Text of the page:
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View Sample Pages : Syracuse Post Standard, April 13, 2005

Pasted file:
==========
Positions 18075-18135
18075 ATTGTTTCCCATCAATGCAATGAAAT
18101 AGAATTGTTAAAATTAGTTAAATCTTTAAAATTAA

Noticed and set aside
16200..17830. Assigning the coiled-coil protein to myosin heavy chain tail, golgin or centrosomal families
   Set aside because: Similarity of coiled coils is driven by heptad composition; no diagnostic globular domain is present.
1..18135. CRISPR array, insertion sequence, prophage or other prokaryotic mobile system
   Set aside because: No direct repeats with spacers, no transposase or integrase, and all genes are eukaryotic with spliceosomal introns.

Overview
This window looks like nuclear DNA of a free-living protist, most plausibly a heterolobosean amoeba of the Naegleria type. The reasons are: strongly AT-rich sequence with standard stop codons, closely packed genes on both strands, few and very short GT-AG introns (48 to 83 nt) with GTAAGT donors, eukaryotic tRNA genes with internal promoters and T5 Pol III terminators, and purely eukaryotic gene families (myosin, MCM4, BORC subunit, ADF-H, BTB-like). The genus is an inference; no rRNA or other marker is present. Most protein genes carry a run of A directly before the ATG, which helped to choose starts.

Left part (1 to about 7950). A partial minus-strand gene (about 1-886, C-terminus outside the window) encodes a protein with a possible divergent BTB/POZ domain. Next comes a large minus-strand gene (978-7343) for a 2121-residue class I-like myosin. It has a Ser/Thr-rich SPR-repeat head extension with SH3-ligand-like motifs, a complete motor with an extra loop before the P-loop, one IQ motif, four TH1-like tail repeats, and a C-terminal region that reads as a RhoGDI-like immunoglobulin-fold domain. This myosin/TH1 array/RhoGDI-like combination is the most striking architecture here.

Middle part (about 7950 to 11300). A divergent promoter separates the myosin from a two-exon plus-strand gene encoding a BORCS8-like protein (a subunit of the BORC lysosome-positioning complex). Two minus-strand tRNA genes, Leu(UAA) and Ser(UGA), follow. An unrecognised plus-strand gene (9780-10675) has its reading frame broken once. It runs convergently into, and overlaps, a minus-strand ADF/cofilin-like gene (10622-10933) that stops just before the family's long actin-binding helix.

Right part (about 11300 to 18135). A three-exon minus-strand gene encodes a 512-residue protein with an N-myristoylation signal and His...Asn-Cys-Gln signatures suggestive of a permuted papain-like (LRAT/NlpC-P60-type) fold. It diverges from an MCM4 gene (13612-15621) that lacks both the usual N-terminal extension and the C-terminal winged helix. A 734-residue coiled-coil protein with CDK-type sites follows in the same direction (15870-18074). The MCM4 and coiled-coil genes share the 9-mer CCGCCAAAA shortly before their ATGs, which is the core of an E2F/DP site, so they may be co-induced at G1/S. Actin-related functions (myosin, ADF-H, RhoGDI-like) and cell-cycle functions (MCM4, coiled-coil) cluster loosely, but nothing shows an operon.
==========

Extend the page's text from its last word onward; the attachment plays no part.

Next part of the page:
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Post-Standard, The (Newspaper) - April 13, 2005, Syracuse, New York r The Post-Standard Affiliated with WEDNESDAY, APRIL 13, 2005 FINAL EDITION 2005 The Post S' SYRACUSE, N.Y. 50 CENTS GOOD MORNING CLINGING CLOUDS It will remain dry and a bit cool across Central New York today with some clouds mixing with the sunshine overhead. The clouds should scatter as warmer temperatures reach the area later this week. Complete forecast, D-10 HIGH: 55 LOW: 35 rauim, Leaders Add To Budget in Final Hours Three accused of plotting to attack offices in U.S. Three men have been indict- ed in the suspected terrorist plot at financial institutions in New York, New Jersey and Washing- curity crackdown in the North- east, the Justice Department announced Tuesday. STORY, PAGE A-4 Grottoes where pope is buried will reopen today Today, the Vatican will re- open the grottoes under St. Pet- er's Basilica to the public, giving tourists and the faithful a first look at the late pope's tomb, tucked into its own private niche just steps from the supposed burial place of St. Peter. STORY, PAGE A-l 2 U.S. battles insurgents near Iraq-Syria border U.S. troops battled arms smugglers and fighters near the Iraqi town of Qaim along the Syrian border Tuesday, killing an unknown number of foreign insurgents. STORY, PAGE A-4 Orange see Red in Dome as wins in herosse The Cornell men's lacrosse team, led by Joe Boulukos, de- feated Syracuse, 16-14, Tuesday. Boulukos scored seven goals. It was the first win for the Big Red in the Carrier Dome since 1987. SPORTS, PAGE D-l Experts: Silicon implants too risky to bring back Federal health advisers nar- rowly rejected a manufacturer's request to bring silicone-gel breast implants back to the U.S. market, citing lingering ques- tions about safety and durability. STORY, PAGE A-9 Assembly panel stops state death penalty bill The Democrat-controlled As- sembly Codes Committee ap- pears to have killed prospects for reinstating the state's death pen- alty this year. STORY, PAGE A-8 Destiny-linked firm offers help financing security 2 I n the Destiny USA project has led to the creation of a company that will help private businesses ob- tain money for projects related to their security. BUSINESS, PAGE C-l Corrections UPS driver Aurelius murder Call Deputy Executive Editor Tim Bunn at 470-2240 to dis- cuss a correction on a news story. Subscription questions? Call 470-NEWS Index Staff and news service reports Albany Just hours before Gov. George Pataki's veto abili- ty lapsed, he and legislative leaders agreed to add to the bud- get more than billion in spending on welfare services, environmental projects and job- producing development projects. The agreements also ended a public college tuition increase for the fall. The deals, following days of closed-door negotiations, will bring the state budget for the fis- cal year that began April 1 to about billion. Pataki had proposed a billion budget in January and had repeatedly said the Legislature sought to spend more than the state could afford. But Pataki, citing a billion increase in projected revenues, on Tuesday agreed to most of what the Assembly and Senate leadership, working closely to- gether, sought. "It is done. It is a finished said Assembly Speaker Sheldon Silver as bills were prepared for voting. "I call Inside Pataki to cut 20 public it a good budget." Bruno said he was unsure what changed Pataki's mind on so much of the spending, al- though firmer and more positive revenue projections helped. "I'm not sure anything changed, except there was recog- nition there was merit in what was Bruno said. Pataki said he made signifi- cant changes in spending, in- creased savings, and set aside more in reserves than the Legis- lature passed in its budget March 31. He said the result will be more than SI billion m reserves for the first time since the Sept. 11. 2001, attacks that wracked the economy. Pataki planned to veto just three items, amounting to less than million in the budget. They included a cut the Legisla- ture wanted in a prosecutors' u tuning progruiu oiiu an increase MAHONEY WINS GOP DESIGNATION BY TWO VOTES Gloria Wnght Staff photographer JOANIE MAHONEY returns telephone calls Tuesday from the porch of her 9 Academy Green home. A vote change Tuesday made Mahoney the Republican designee for mayor by two votes. With her are sons Jack, 9, (left) and Maxwell, 8. Winner declared; battle heads to court Bj John Mariani Staff writer The rift in Onondaga County's Repub- lican Committee blew wide open Tues- day, with the party's city chairman suing the county chairman and both men's fa- vorites for Syracuse mayor declaring themselves the rightful candidate. The drama began at 1 p.m., when county Chairman Bob Smith announced that he was rescinding the 77 weighted Sean Kirst: votes a city committee member had cast last week to make Randy Wolken the Re- publican designee for mayor. Smith's decision erased the 75-vote margin that Wolken compiled on April 6 at the Syracuse Republican Com- mittee's designating convention and made his rival, Joanie Mahoney, the win- ner by a weighted vote of to a two-vote difference. By 4 p.m., Wolken and 11 other city Republican leaders, including city Chair- man Bob Gardino, filed suit against Smith in state Supreme Court, claiming Smith had overstepped his authority and asking the court to restore Wolken as the designee. "I'm the Wolken said at a news conference on the steps of the Onondaga County Courthouse, moments after filing the lawsuit. ''I will continue MAHONEY, PAGE A-6 What's at stake in this news. Page B-1 Business Movies _____ Classified New York ___ CNY E-l Obituaries ___ Comics Sports ______ Edtoriak Stocks ______ Local news H Technology Lottery Television ____ 111! mi nun Students using Internet? for music piracy face lawsuits By Ted Bridis The Associated Press Washington The record- ing industry intends to sue hun- dreds of college students accused of illegally distributing music and movies across Internet, the super-fast computer network connecting leading universities for researching the next generation of the Internet, indus- try officials said Tuesday. The Washington-based Re- cording Industry Association of America, the trade group for the largest labels, said it will file federal copyright lawsuits Wednesday against 405 students at 18 colleges with access to the Internet! network, which boasts speeds hundreds of times faster than the Internet. Researchers at InternetZ once demonstrated they can download a DVD-quality copy of the popu- lar movie "The Matrix" in 30 seconds over their network, a feat they said would take rough- ly 25 hours over the Internet. Internet2 is used by several million university students, re- searchers and professionals Oneida Nation's new tack to keep land off tax rolls ,_ uan iu nine tuuu in federal trust, where taxes and local laws don't apply. By Glenn Coin and Alaina Potrikus Staff writers The Oneida Indian Nation has asked the federal government to make acres in Madison and Oneida counties permanent- ly free of taxes and local laws. The Oneidas announced Tues- day they had asked the federal government to take their land into trust April 5. If the federal Bureau of Indian Affairs approv- es the application, the Oneida land would be the first trust land in New York. "Isn't that something." said SherriU Mayor Joe Shay when he heard the news Tuesday after- noon. "There's always these twists and turns in this thing." The Oneidas' announcement comes two weeks after the U.S. Supreme Court said the nation must pay property taxes on par- cels it owns in Sherrill. In the March 29 ruling, however, the court notes that the Oneidas could apply to have the land set aside by the federal government. "The Supreme Court detailed a road map for providing certain- ty regarding the nation's rights in its lands, and the nation is going to follow that road Cayuga County in- spect the Cayuga Indian Na- tion's gasoline said nation spokesman Mark Emery, in a statement. Trust land is set aside by the federal government for a tribe's exclusive use. The land is free from all local taxes and controls, but tribes must obtain federal ap- proval to sell, lease or develop the property, said Stephen Pevar, author of "The Rights of Indians and an American Civil Liberties Union handbook. Pevar, an ACLU lawyer, is not aware of any tribal trust ap- T8UJT, PAGE A-6 12RECIP1S 4 for spinach, 6 from readers (including for pork 1 for low-carb eating and "I Phoebe's. CNY, E-2, E-3, E-4 INSIDE HOME How one family pulls it off. DAILY DOSE, PAGE E-1C NEW TARGET Hackers go after cell phone photos, messages. TECHNOLOGY, PAGEF-1 DON'T LIE There's a better lie detector out there. TECHNOLOGY, PAGE M Bradley S. Foster Sheriff: Man in Aurelius killed wife, then himself By John Stith Staff writer The deaths ol an Aurelius couple found dead in their home Sunday morning by their two young daughters have been ruled a murder-suicide. Cayuga County Sheriff Rob Outhouse said Bradley S. Foster used his hands to strangle his wife, Wendy L. Foster, then committed suicide. He swal- lowed a combination of prescrip- tion and over-the-counter drugs, stuffed an undisclosed item, in his mouth, then pulled a plastic bag over his head, using duct tape to keep the bag in place, the sheriff said. Outhouse said the Fosters were going through a rough time in the 15-year marriage. They were last seen alive about 11 p.m. Saturday by family mem- bers trying to help the couple work out their differences. They had no idea the discord would escalate to violence, the sheriff said. The chddren were home that night. They discovered their par- ents' bodies m bed shortly be- fore 9 a.m. Sunday. A neighbor was mnfflrt-pd anil 91 1 was called. The girls, Meagan, 13, and Sara, 9, have been staying with relatives since then. Undershenff Stephen McLoud said investigators found a note at the scene. He would not reveal DEATHS, PAGE A-6 Inside: Funerals liquor trail leads police to suspects in bar theft By Aaron Gifford Staff writer The Canastota police officers searching for bandits who made off with S500 worth of liquor Thursday got a little help from Jim, Jack and Johnnie A trail of empty whisky bot- tles led authorities from Ma Pa's Grill to a residence half a block up the road. "'It went right to the back yard." Canastota police Chief Jim Zophy said of the evidence. "The back yard was littered with liquor bottles Police found several more bottles of liquor inside 130 Canal St., where two brothers initially were charged in the Thursday morning break-in. Steffen W. Adams, 17, of Ca- zenovia, was charged with felo- ny burglary and misdemeanor criminal mischief and petit larce- ny. His brother. Justin A. Adams, 19. of 130 Canal St., was charged with misdemeanor criminal possession of stolen property. Two more teens were arrested Friday. Police said Canastota residents Nicholas Q. Bandera and Matthew J. PendaL both 16. charged felony bur- glary and misdemeanor criminal mischief and petit larceny. In all, 30 bottles were taken from Ma Pa's, where burglars smashed through the door to get in, Zophy said. Bar owner Naz Fratini said they took every bot- tle on the shelf: Jim Beam, John- nie Walker, Jack Daniel's, vod- kas, gins and some wine. "It's over worth of said Fratini, who lives ir, the upstairs apartment. "It could have been worse. I could have heard it upstairs and come down with a gun.'" ;